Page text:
SBD/August 16, 2013/Events and Attractions

WTA New Haven Open Only Selling Tickets For Lower Bowl To Create More Demand

Connecticut recently approved $260,000 in upgrades for the venue
The WTA New Haven Open at Yale begins Friday, and only the 5,500 seats in the lower bowl of the 13,000-seat Connecticut Tennis Center will be sold in a move "designed to generate more excitement in the venue during matches and ... create a greater demand for tickets," according to Chris Elsberry of the CONNECTICUT POST. Tournament Dir Anne Worcester said the move is "all about creating more buzz and electricity." Worcester: "It has everything to do with this massive stadium that we inherited. We had to accept the fact that our attendance numbers over the last few years are the new normal and that we needed to look at everything with a fresh eye." Elsberry reported the tournament has "adopted a new motto" for this year: "Real Tennis ... Real Close." Worcester said some youth groups could be put in the middle or upper tiers, but there will be "no sales." She added, "An empty seat is a giant message to someone that they don't have to buy in advance. That's been our problem. Even when our attendance was in the mid-80s, our percentage of walk-ups kept growing and the percentage of advanced tickets kept dropping, because when you have 13,000 seats, everyone knows you don't have to buy until the last minute." Elsberry noted the state of Connecticut approved $260,000 "worth of capital improvements" to the venue. Worcester plans to "improve signage, paint all the railings and upgrade the restrooms." The state also will "pay the rent on the CTC," which is estimated at $150,000-$250,000 depending on attendance. Meanwhile, deals with presenting sponsor First Niagara and cornerstone sponsors Yale-New Haven Hospital, AmEx, Yale Univ. and Aetna all expire after this year's event. Worcester indicated that talks "have started with all companies to continue their commitment" (CONNECTICUT POST, 8/15).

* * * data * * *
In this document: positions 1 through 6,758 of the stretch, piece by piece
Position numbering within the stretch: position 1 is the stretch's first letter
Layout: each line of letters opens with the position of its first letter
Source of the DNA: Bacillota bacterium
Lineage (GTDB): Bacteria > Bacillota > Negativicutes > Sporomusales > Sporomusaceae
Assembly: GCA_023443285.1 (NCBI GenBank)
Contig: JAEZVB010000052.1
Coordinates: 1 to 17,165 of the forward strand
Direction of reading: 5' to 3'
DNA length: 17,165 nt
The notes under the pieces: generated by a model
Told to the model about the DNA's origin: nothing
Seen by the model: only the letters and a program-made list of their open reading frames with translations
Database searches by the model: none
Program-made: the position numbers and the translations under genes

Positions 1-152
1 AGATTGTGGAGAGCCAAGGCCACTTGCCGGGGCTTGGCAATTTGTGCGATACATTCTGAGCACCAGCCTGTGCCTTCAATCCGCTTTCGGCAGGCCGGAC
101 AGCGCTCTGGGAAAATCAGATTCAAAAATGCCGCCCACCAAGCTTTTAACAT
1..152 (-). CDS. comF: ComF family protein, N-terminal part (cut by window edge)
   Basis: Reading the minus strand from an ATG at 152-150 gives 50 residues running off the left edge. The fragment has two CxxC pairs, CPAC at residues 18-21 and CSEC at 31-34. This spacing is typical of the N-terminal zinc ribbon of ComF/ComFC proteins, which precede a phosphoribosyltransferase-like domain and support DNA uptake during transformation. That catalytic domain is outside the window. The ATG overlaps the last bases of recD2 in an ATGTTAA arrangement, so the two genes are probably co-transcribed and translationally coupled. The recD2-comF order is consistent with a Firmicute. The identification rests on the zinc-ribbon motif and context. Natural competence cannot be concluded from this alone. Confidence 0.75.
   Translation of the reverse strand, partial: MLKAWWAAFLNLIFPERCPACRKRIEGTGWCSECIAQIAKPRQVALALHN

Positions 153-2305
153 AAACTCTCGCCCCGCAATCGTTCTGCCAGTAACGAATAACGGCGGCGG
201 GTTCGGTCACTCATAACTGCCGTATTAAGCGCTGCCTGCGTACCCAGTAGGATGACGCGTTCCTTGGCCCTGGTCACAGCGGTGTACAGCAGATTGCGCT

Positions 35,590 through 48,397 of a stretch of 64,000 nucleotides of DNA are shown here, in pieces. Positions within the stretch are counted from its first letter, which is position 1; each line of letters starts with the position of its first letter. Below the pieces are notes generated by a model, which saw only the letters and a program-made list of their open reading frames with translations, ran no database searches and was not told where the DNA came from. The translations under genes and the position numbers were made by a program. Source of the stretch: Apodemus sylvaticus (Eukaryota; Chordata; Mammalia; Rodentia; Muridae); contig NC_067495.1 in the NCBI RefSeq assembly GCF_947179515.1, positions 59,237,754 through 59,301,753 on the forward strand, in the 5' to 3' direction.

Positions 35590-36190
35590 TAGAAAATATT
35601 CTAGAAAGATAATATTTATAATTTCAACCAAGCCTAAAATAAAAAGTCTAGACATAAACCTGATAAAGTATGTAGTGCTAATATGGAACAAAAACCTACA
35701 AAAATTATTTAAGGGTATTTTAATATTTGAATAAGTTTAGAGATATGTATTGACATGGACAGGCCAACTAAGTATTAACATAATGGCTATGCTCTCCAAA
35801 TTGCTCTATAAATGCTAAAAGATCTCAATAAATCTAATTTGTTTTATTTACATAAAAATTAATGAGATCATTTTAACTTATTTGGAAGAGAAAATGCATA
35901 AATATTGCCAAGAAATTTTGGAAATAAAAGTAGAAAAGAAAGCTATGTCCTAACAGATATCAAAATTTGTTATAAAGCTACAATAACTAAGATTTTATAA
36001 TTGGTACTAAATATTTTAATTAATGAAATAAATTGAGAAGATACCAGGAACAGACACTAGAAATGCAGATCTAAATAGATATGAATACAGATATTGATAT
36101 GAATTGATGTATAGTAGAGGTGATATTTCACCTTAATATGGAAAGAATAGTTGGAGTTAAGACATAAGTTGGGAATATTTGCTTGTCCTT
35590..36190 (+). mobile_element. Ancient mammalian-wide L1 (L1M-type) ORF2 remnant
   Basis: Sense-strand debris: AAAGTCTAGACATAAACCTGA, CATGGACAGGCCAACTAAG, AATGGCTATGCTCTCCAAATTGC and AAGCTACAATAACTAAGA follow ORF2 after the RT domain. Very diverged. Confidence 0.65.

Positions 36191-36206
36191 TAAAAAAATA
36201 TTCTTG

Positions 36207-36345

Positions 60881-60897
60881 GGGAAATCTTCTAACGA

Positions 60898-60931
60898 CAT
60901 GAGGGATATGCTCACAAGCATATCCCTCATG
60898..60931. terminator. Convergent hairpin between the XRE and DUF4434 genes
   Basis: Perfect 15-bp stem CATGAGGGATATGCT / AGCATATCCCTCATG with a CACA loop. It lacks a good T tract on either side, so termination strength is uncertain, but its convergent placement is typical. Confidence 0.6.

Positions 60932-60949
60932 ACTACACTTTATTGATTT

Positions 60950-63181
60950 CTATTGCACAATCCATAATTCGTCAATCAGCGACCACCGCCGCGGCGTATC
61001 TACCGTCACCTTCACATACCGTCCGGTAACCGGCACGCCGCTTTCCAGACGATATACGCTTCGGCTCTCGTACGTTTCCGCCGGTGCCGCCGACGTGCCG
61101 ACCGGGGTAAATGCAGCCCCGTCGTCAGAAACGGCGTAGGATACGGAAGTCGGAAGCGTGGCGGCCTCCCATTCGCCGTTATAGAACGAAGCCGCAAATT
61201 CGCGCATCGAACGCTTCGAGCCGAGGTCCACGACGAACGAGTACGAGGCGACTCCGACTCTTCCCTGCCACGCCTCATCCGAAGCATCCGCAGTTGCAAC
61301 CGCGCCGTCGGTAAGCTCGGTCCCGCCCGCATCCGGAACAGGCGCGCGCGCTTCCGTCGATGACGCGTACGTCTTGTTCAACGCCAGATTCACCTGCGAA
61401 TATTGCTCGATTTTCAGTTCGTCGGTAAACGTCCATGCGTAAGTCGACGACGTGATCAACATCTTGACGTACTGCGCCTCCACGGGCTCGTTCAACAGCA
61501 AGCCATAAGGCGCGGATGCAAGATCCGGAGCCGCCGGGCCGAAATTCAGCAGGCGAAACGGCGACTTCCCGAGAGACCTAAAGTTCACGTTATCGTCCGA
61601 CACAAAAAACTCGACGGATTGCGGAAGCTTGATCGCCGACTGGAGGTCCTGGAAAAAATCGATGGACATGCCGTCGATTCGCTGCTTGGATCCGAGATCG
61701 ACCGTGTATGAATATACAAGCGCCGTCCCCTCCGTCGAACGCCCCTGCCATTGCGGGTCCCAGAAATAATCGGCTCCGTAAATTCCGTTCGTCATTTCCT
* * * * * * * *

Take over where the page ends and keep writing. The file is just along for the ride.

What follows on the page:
SOUTHERN COMFORT: In Winston-Salem, Owen Covington reported the biggest change for the ATP Winston-Salem Open, which begins Saturday, is that the temporary 4,300-seat stadium being used "offers less-crowded and more comfortable seating that completely rings the main court." All seats "have chairbacks, with more legroom and space between each seat, along with 12 portals to the seating instead of just eight." The seating is "part of the broader emphasis on hospitality." That comes across in the tournament slogan: "Big-time tennis, served Southern style" (BIZJOURNALS.com, 8/13). Also in Winston-Salem, Doug Mead noted when the tournament is finished, the stadium "will be dismantled and shipped to Indianapolis, where it will be stored" until it is needed for an event in Atlanta next year. Tournament Dir Bill Oakes said that there is "still no timetable for a permanent stadium" on the campus of Wake Forest Univ. He said that money "is the big reason for the holdup" (WINSTON-SALEM JOURNAL, 8/14).
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